Test Platform And Overview
Our (Temporary) Test System
Since one of the test’s objectives is the assessment of Thermalright's new base plate, expected to improve cooling performance on Haswell-E-class processors, we're using an X99- and LGA 2011-v3-based system.
Our subject is a six-core Intel Core i7-5820K equipped with Hyper-Threading technology. Selling for around $390, it constitutes an affordable entry point into the company's highest-end platform. We expect many readers to choose this processor for price and performance reasons.
Sporting a base clock of 3.3GHz and a maximum Turbo Boost frequency of 3.6GHz, this CPU is actually slightly slower than Intel’s four-core LGA 1150 flagship, the Core i7-4790K. But for many applications outside gaming, the two extra cores improve performance markedly.
We picked Gigabyte's X99-Gaming 5 for our supporting board; it's able to handle most of the overclocking scenarios we'll throw at the processor, and it offers one distinct advantage over larger motherboards: the cooler’s heat pipe doesn’t extend over the rear RAM slot. That's a good thing, since a large heat sink's pipes dissipating thermal energy over your memory can be counterproductive.
The operating system and the test programs reside on a fast, inexpensive Transcend SSD370. Its 128GB capacity is almost overkill for this test.
Because this machine is partly the author’s personal PC, picking RAM brand was easy. We went with 32GB of Crucial DDR4-2133. While these four 8GB DIMMs are budget-priced, they're a solid choice since they can typically be overclocked to DDR4-2400, even at 1.2V. At $100 per DIMM, the Crucial RAM is an excellent choice from a price/performance perspective.
The real surprise may be our PSU choice. We went with a 400W be quiet! Straight Power E8. Since this is not a graphics-heavy story, a 400W PSU is more than sufficient, and this specific model's fan is nice and quiet.
The graphics card we used, an XFX Radeon HD 5450, won’t inspire envy, either. But at least its passive cooler is completely silent, allowing us to more accurately judge the CPU fan.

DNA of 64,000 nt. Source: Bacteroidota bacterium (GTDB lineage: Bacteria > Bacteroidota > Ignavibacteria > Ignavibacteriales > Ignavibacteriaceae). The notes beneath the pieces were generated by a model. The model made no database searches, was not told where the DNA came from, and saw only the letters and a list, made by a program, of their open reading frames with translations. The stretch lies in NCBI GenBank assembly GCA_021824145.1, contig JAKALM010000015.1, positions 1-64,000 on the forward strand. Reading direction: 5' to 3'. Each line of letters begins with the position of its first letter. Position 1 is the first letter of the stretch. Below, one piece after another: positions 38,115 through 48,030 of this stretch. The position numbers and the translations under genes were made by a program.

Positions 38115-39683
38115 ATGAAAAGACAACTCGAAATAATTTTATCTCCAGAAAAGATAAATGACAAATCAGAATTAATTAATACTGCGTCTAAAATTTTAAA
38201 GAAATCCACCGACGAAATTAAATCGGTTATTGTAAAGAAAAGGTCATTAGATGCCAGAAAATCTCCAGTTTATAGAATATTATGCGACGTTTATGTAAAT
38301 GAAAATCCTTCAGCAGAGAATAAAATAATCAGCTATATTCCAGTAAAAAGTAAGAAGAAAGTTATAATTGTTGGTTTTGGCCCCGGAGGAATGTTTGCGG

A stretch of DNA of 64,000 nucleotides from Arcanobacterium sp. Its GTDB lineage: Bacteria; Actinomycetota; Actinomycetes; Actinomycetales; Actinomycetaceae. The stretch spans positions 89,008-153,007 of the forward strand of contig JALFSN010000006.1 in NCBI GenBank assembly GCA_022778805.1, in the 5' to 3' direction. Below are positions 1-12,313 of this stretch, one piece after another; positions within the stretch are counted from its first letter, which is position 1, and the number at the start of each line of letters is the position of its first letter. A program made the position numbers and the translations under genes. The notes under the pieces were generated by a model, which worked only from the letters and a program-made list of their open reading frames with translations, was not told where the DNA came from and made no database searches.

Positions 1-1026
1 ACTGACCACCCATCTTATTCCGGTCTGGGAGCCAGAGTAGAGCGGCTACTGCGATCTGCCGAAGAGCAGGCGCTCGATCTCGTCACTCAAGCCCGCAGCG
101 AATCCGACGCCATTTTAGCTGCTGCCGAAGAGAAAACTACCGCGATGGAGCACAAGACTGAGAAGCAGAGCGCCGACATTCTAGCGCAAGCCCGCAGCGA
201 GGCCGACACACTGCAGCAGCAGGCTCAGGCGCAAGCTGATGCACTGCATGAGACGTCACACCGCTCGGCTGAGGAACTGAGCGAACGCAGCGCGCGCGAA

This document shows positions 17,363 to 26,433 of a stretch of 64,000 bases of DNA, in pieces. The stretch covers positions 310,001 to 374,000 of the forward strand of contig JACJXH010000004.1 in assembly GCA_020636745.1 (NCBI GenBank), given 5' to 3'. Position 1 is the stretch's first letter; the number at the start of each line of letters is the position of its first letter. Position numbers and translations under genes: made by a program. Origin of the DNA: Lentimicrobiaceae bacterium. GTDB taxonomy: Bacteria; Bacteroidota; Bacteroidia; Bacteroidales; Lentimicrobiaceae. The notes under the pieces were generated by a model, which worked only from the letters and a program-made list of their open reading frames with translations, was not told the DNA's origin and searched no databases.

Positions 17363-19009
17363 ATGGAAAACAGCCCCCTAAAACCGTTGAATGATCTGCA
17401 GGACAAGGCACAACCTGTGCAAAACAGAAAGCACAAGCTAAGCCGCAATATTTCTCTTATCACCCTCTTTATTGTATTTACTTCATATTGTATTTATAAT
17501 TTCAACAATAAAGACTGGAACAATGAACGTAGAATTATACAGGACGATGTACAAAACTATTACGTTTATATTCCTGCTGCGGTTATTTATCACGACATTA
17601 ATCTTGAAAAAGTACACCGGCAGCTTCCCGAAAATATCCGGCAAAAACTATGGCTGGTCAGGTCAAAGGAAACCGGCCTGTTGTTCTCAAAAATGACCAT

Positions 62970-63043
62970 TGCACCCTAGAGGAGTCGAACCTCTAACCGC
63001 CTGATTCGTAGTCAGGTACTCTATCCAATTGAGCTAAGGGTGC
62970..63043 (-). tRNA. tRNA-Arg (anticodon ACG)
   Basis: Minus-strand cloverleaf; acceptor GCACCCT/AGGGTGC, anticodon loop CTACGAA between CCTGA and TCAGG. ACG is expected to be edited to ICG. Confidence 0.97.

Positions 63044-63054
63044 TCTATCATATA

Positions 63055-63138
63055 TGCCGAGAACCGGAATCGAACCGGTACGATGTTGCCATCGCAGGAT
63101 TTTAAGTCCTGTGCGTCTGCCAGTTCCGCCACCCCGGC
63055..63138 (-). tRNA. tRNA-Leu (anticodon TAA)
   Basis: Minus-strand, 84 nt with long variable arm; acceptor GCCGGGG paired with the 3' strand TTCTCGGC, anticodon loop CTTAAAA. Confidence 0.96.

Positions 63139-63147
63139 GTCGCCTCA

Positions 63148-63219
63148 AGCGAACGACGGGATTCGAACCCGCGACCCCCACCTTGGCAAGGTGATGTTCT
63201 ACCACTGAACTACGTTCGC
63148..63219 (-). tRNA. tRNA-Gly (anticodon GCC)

We conducted all measurements with the system mounted on a Cooler Master Test Bench.
Last but not least, we used an Aqua Computer Aquaero 6 controller to set and measure the fan speed. While most motherboards offer some kind of fan control built-in, they're not as fine-grained as the Aquaero 6. Nor are their read-outs as precise.
Overview of the Test Candidates
In order to make this Macho family comparison more exciting, we invited lots of derivatives to the table, in addition to Thermalright's brand new HR-02 Macho Rev. B. One of them is the HR-02 Macho Rev. A (BW). It offers less eye candy, a different fan and an older version of the base plate.
We could have omitted the Macho Zero, since it's basically the same as the HR-02 Macho Rev. B with black nickel plating and without the latter’s fan. However, we're including it for the sake of completeness.
The biggest and baddest participant is the huge HR-22. A few days before we started testing, we received a TY-121 fan, which now ships with the small Macho 120 Rev. A. Hence, we put the latest fan on our older Macho 120 and included it in our test.
Like the Macho Zero, the HR-22 doesn’t ship with a fan. It's intended for (semi-)passive operation, after all. But in order to level the playing field and because fan mounting components are included with all of these coolers, we put a TY-147A fan on both of them.
As mentioned, we also included the Macho 120 (our Mini Macho). We had an older version in our lab and upgraded it with the fan of the current Macho 120, for fairness' sake.
Thermalright Macho 90
It takes 70 minutes to measure the CPU temperature. After a soak time of 60 minutes, the remaining 10 minutes are logged. We plot the average of the six core temperatures. Note that we report the difference to the ambient temperature, subtracting the room temperature from that average.
If you want to know what CPU temperature to expect in summer conditions, add your room temperature to our reported temperature value. Of course, this is only an approximation, since cooling performance degrades as ambient temperature increases.
We put the ambient temperature sensor 8“ in front of the CPU fan’s intake, within the top third of the fan. We took care to position the PSU in such a way that its exhaust air is not fed back into the processor fan. In fact, we reversed the PSU and put it at the bottom of the test bench. Thus, the ambient temperature sensor measures actual room temperature.